Ash covers the ground in an area burned by the Shovel Lake wildfire, near Fort Fraser, B.C., on Thursday, August 23, 2018. (THE CANADIAN PRESS/Darryl Dyck)

B.C. First Nations are owed massive debts after fighting to save homes from wildfires

First Nations affected by Elephant Hill, Shovel Lake fires still not reimbursed thousands of dollars

Many B.C. First Nations that stayed behind to stop wildfires from destroying their communities in 2017 and 2018 are still waiting to be reimbursed by the provincial and federal governments for hundreds of thousands of dollars in expenses.

Indigenous groups say they can’t afford to pay for training and equipment for firefighters before a crisis strikes, so they have to take on enormous debts to protect their homes as flames approach.

The Nadleh Whut’en in central B.C. are set to meet with provincial government officials Wednesday to deliver a report about their struggle to stop the massive Shovel Lake wildfire this summer.

Chief Larry Nooski says they spent $400,000 on firefighting equipment, salaries for fire crews, an emergency operations centre and security, but they have not been repaid by the various agencies responsible.

READ MORE: RCMP work to ‘neutralize’ explosives on property near Shovel Lake wildfire

The Bonaparte Indian Band spent $600,000 to fight the Elephant Hill wildfire on their territory in 2017 and have not been reimbursed about $150,000, in part because their firefighters weren’t properly certified.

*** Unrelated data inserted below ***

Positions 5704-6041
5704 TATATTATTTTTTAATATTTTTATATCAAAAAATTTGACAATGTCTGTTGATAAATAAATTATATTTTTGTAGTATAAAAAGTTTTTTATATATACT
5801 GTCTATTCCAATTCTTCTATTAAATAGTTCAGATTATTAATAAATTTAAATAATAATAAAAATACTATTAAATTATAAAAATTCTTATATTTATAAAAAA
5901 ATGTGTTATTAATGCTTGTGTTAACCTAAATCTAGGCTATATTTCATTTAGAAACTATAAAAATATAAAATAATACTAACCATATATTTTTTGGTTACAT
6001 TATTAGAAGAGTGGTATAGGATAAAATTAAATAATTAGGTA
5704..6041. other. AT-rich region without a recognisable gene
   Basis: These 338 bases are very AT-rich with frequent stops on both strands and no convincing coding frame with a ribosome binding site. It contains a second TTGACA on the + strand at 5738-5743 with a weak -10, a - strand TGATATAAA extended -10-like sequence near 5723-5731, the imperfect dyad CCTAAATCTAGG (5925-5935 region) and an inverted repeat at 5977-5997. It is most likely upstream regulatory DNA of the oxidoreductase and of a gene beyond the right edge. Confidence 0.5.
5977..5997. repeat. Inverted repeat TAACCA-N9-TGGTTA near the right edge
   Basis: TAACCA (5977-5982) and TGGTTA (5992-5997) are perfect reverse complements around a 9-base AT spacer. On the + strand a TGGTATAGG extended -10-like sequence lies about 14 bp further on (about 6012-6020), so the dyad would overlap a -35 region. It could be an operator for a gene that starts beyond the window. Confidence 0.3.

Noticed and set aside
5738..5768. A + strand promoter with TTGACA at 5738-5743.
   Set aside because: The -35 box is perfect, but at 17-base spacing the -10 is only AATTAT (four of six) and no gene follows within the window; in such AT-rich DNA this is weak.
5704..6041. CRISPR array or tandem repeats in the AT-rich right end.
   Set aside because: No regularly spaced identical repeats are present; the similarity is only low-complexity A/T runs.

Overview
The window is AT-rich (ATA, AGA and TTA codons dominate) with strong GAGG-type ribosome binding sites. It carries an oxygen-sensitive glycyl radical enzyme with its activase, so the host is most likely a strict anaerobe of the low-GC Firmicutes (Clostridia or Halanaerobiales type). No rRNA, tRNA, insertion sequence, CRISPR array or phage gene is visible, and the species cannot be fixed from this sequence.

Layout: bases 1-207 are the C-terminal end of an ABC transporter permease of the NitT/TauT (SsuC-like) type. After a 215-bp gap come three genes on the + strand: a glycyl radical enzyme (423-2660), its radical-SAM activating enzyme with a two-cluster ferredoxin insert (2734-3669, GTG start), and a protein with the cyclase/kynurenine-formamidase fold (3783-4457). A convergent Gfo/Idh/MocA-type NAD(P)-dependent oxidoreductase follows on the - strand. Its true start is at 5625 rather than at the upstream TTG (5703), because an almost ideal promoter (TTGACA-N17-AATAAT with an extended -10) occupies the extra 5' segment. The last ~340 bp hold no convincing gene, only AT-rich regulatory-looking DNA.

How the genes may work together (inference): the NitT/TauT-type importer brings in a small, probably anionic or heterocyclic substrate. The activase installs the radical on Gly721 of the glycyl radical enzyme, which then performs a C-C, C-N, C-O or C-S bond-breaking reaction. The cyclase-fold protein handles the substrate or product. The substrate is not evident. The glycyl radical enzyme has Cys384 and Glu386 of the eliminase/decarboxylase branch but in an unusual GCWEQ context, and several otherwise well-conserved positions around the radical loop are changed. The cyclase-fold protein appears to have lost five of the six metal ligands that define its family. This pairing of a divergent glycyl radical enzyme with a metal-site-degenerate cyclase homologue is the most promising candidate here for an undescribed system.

Chief Ryan Day says ideally, his First Nation would have a fully certified fire crew, but it lacks the resources and carrying debt has a significant impact on essential services for his people.

The Canadian Press

Like us on Facebook and follow us on Twitter

Just Posted

Province announces $23 million for upgrades at Kootenay Boundary Regional Hospital

West Kootenay-Boundary Regional Hospital District Board has yet to review the provincial proposal

Tell the Times

Web Poll: Do you stay in town or leave for holidays like Family Day?

Big announcement coming for Kootenay Boundary Regional Hospital

The announcement will be made today in the Trail-based hospital at 1 p.m.

Kaslo, the Baby City

Place Names: Nicknames, Part 4

100 days of school in East Trail

Celebrating 100 days of school happens each year at St. Michael’s Catholic School in East Trail

VIDEO: Canada’s flag turns 54 today

The maple leaf design by George Stanley made its first appearance Feb. 15, 1965

Eight cases of measles confirmed in Vancouver outbreak

Coastal Health official say the cases stem from the French-language Ecole Jules Verne Secondary

Plecas won’t run in next election if B.C. legislature oversight reforms pass

B.C. Speaker and Abbotsford South MLA says he feels ‘great sympathy’ for Jody Wilson-Raybould

Workshop with ‘accent reduction’ training cancelled at UBC

The workshop was cancelled the same day as an email was sent out to international students

Former B.C. premier Gordon Campbell accused of sexual touching

Accuser went to police, interviewed by Britian’s Daily Telegraph

Judge rules Abbotsford home must be sold after son tries to evict mom

Mom to get back down payment and initial expenses

Trump officially declares national emergency to build border wall

President plans to siphon billions from federal military construction and counterdrug efforts

Snow turns to slush, rain as it warms up across B.C.’s south coast

Some areas are already covered by more than half a metre of snow following three separate storms

Father to be charged with first-degree murder in Amber Alert case

11-year-old Riya Rajkumar was found dead in her father’s home in Brampton, Ontario

Most Read